As data breaches become more prevalent, the impact of these breaches on the C-Suite is evolving with directors and officers increasingly becoming the target of lawsuits. The culpability of directors and officers for these breaches and the actions taken by organizations under their leadership on the heels of a breach continue to invite scrutiny.
Most recently, we have seen this with shareholder class-action suits against Yahoo and Equifax. In the Yahoo case, a breach of fiduciary claim was filed because of the company’s failure to disclose various breaches between 2013 and 2016 (1.5 billion user records were stolen) to shareholders until after they voted in favor of Yahoo’s sale to Verizon and for golden parachute payments to be paid to certain individuals, including for specific individual defendants, if the transaction was approved. A shareholder class action suit against Equifax claims that the credit reporting giant issued false and misleading statements following a breach of 143 million customers and did not disclose its failure to protect its data systems and detect security breaches. Upon release of its affected data its stock price materially fell causing investors harm. Litigation is ongoing.
Although plaintiffs in the past have not been successful in their claims against directors and officers (Target, Windham, Home Depot), board and executive-level involvement in cyber risk management is becoming more prevalent, particularly in the post-breach litigation landscape. Directors and officers should be taking practical steps to reduce their liability exposure, including:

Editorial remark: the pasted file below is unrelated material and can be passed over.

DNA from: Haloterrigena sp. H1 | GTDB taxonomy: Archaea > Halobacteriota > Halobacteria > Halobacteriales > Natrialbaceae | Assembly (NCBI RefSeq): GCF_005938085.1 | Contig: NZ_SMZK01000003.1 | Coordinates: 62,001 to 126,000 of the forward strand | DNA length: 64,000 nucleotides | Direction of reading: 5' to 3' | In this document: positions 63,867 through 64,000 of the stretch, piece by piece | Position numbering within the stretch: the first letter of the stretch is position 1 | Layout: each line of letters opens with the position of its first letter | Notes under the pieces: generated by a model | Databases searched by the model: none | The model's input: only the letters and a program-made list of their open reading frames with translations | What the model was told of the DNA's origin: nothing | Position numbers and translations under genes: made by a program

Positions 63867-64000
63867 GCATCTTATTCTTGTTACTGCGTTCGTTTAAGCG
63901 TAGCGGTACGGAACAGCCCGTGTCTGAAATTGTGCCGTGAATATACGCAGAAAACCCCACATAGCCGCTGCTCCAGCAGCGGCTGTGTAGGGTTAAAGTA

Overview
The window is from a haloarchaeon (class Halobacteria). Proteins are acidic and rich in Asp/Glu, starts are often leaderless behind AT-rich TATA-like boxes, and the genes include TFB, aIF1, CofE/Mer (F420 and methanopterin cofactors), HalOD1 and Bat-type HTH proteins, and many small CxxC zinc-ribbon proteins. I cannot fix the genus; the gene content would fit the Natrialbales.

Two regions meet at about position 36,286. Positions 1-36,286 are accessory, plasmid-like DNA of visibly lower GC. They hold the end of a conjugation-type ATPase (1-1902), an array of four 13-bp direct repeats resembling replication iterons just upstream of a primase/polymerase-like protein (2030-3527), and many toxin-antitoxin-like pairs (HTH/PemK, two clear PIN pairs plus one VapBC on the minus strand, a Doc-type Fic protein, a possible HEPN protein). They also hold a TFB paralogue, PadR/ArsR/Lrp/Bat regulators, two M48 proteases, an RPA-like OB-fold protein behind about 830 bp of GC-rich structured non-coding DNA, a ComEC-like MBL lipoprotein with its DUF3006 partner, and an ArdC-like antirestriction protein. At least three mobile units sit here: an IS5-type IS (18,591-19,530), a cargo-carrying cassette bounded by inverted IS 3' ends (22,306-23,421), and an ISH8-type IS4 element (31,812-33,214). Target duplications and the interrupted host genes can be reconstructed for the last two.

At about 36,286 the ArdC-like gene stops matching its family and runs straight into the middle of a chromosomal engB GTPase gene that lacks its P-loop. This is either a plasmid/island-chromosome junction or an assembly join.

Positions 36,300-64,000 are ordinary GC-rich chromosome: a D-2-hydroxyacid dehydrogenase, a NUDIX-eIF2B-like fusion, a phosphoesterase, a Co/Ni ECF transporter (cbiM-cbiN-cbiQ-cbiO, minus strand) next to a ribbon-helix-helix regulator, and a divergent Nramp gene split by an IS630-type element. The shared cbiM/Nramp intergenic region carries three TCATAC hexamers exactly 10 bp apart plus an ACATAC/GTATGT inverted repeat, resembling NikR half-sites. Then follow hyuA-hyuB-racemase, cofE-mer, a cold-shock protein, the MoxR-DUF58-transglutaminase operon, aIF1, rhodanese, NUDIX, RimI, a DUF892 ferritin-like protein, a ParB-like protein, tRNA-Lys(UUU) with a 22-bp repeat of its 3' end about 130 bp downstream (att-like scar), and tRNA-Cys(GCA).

- Hiring a Chief Information Security Officer and engaging outside technical experts to conduct regular assessments and to educate officers and board members on data security.
- Evaluating and/or appointing a board committee to focus on data protection.
- Regularly addressing and deliberating when deciding issues of data security, and carefully documenting the deliberations to demonstrate appropriate care.
- Developing mechanisms to detect data breaches as soon as possible. Too many companies fail to implement a robust data breach response and notification plan in advance of an incident.
- Adopting a security plan that is tailored to the company's specific risk profile (and reviewing and assessing those risks systematically on a regular schedule and as needed in response to specific threats).
- Holding information and training sessions to increase awareness at all corporate levels.
- Perform gap analyses and comparative benchmarking with peer organizations that hold similar types of information.
- Ensuring open lines of communication. Often competing pressures may limit IT’s ability to deliver security, but by enabling open and direct communication to and with the board and senior management, security risks have a greater chance of being addressed appropriately.
- Reviewing D&O insurance and related insurance policies for coverage regarding security incidents and protection of the company's brand, information assets and other assets.
RPS can assist you in securing both D&O and Cyber insurance policies for your clients. Just give us a call to discuss your client’s specific needs.